MXR closed shop in 1984, and Way Huge left us in 1999, but these brands live on and are now built in the Dunlop factory in Benicia, California. On review here are three of the latest releases from both lines.
Way Huge Angry Troll
Housed in a chunky anodized-aluminum box, the Angry Troll ($180 retail/$119 street) has just two knobs—Volume and Anger—which yield a surprisingly wide range of wicked tones. With the 5-position Anger control clicked off, the Troll delivers a squeaky-clean boost with a substantial fattening kick to the lower midrange—good for jumping to a warm solo voice to complement a jangly clean rhythm.
But the real fun begins when you start messing with the Anger control’s five “fists of fury” click-stop positions that add overdrive, but also progressively roll off bass while increasing brightness. At the smallest fist setting, the pedal is dark and mellow, while the biggest fist makes the Troll sound surly and snarling, like a cross between a fuzz and a treble booster.
Into a clean amp, I found the Angry Troll’s tonal limitations frustrating, but coupled with a cranked tube amp, the unfamiliar gain/EQ interaction suddenly made perfect sense, with pedal and amp distortion melding synergistically for heavy sustain and hulking lows and mids—all the while retaining a stringy, toothy, articulate note attack. Whether pummeling Fender or Marshall amps, or another pedal, the Troll thrives on overdrive, but it cleans up extremely well too, with a clarity reminiscent of playing a germanium fuzz with the guitar volume backed down.
If you want “same tone only louder,” look elsewhere, but for bumping up the gain, attitude, and vibe of your rig in a natural, organic way, the Angry Troll is hard to beat.
KUDOS Adds sustain and mass to virtually any cranked-up tube amp tone.
Way Huge Red Llama
The Red Llama ($180 retail/$119 street) shares the same boot-proof housing as the Angry Troll, and lives in the same part of the tonal zoo as well (fun fact: adorable- looking llamas enjoy spitting, kicking, and neck wrestling). So the decidedly not-so-mellow Red Llama is aptly named, as it packs an accentuated top end that bites harder than the Troll, and a deeper and more forceful low-midrange boost. The Llama also gets significantly dirtier with the gain cranked.
With the Red Llama driving a clean Fender Deluxe Reverb, I found myself immediately turning down the amp’s Treble and Bass knobs to compensate for the pedal’s native EQ curve; a means of taming the Llama’s highs and lows might be useful for some players. But this pedal is bright without sounding thin, and with a little tweaking I discovered great low- and medium-gain classic rock sounds with a slightly psychedelic fuzzy quality that inspired me to channel David Gilmour’s solo in “Time,” and Keith Richards’ intro to “Can’t You Hear Me Knocking.”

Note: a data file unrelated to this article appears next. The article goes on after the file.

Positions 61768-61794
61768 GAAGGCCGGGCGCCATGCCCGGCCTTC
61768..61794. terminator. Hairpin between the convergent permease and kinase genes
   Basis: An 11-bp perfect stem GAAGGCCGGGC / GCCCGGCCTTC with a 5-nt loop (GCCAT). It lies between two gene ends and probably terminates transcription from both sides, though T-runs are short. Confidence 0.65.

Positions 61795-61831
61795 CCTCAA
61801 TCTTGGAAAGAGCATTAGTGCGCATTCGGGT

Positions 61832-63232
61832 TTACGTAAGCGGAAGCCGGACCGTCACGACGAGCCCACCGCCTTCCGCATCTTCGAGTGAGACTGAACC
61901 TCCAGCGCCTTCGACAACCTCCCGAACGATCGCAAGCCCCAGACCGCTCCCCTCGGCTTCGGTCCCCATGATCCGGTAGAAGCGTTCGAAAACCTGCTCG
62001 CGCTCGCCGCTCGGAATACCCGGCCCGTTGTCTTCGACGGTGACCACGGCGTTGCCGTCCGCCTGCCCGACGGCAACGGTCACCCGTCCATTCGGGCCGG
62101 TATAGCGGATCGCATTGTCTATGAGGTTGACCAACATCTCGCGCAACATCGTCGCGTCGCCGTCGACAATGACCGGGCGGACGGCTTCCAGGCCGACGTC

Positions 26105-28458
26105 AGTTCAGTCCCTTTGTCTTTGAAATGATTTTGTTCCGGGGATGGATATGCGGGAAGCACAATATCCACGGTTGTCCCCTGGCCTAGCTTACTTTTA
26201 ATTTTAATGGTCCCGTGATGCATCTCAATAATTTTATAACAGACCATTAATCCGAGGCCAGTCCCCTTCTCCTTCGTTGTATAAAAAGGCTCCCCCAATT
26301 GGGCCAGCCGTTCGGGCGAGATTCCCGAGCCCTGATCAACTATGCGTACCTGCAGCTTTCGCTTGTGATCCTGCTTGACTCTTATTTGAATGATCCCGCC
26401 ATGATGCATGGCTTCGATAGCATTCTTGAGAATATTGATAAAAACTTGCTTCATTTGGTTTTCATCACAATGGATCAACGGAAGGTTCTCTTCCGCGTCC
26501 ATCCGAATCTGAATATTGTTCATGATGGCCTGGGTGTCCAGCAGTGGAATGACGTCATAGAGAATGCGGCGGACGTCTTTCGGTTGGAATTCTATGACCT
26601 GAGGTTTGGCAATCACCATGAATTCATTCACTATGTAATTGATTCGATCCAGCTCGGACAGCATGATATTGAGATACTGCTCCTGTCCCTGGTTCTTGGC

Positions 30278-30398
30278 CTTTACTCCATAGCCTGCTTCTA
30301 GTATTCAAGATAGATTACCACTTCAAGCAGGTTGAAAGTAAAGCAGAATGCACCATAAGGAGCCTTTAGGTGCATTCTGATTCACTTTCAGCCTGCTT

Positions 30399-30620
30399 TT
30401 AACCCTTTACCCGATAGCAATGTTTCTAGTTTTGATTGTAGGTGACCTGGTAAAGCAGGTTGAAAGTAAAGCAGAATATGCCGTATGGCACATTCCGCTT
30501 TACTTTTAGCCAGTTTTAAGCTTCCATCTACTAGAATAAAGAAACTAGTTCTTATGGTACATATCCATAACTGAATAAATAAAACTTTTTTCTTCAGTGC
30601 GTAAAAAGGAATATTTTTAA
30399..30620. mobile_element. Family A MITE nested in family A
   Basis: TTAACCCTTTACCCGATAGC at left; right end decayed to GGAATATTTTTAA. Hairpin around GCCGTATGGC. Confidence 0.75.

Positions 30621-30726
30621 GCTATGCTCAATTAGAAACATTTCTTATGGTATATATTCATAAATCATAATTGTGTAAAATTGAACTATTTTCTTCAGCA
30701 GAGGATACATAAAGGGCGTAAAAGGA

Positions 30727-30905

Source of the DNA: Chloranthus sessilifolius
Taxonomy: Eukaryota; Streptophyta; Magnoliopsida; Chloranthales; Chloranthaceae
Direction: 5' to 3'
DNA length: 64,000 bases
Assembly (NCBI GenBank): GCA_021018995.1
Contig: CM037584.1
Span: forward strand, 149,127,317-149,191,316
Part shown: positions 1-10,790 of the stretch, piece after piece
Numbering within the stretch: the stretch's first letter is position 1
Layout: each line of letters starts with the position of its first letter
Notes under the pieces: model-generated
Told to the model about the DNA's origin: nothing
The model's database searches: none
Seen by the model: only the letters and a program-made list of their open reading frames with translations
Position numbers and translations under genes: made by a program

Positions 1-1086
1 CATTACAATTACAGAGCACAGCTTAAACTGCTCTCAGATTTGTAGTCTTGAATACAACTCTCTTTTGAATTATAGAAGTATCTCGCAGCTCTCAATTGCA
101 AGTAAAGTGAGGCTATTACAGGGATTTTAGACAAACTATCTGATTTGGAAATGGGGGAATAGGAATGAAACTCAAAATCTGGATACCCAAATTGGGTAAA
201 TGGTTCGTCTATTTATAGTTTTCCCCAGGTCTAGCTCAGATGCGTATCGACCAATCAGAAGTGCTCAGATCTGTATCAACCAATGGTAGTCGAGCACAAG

Like the Angry Troll, the Red Llama absolutely rules when chained into an amp that’s already distorting. The Llama’s big low end and crisp presence blend beautifully with natural tube crunch for a tone that’s dynamic and exciting, and where every nuance of string attack spits and kicks with aggressive clarity. The Red Llama cleans up beautifully and can make your guitar and amp absolutely come alive, throwing a magnifying glass onto the subtleties of your playing. My only caveat: Some players will prefer a more smooth and forgiving overdrive, and the Llama’s presence boost may be excessive in some rigs.
KUDOS Stunningly articulate and dynamic distortion.
CONCERNS No tone control.
MXR Custom Badass Modified O.D.
MXR’s new Custom Badass pedals feature factory mods of classic circuits, and with the Modified O.D. ($169 retail/$99 street), the name of the game is EQ: Three controls shape the voicing of the pedal— Tone, 100 Hz, and Bump—in addition to Gain and Output.
The Modified O.D. straddles the line between overdrive and distortion, offering enough output to push an amp into saturation, and enough grit to get heavy with a clean amp at lower volumes. The 100Hz control powerfully boosts or cuts low-end thump: crank it to make a 1x12 combo chug like a stack, or turn it down to help a boomy rig cut through a mix. And the Bump control adds fatness to push single-coils into humbucker land, and humbuckers into Abraxas-approved vocal sustain. The Modified O.D. is moderately compressed, with enough sag for sustaining leads and enough punch for chunky chords. With a little experimenting, I was able to dial in a wide range of tones—from Texas blues to ’80s hair metal to punk to thrash.
With my Fender ’60 Relic Stratocaster, it sometimes took careful knob twisting to balance the highs and lows, especially when pushing some gain. But then I plugged in a PRS Custom 22, and was immediately flooded with clear, singing, liquid sustain. There are great single-coil flavors hidden in the Modified O.D., but with humbuckers, finding sweet spots is effortless—the pedal sounded outstanding pretty much wherever I set the knobs.
The Custom Badass Modified O.D. can cover a tremendous range of distortion/ overdrive duties, and it also cleans up well when gained up (albeit not quite as brilliantly as its Way Huge cousins). It’s a real bargain too, especially if you rock with humbuckers.
KUDOS Excels at a wide range of dirt duties. Powerful tone-sculpting options.
CONCERNS Prefers humbuckers to single-coils.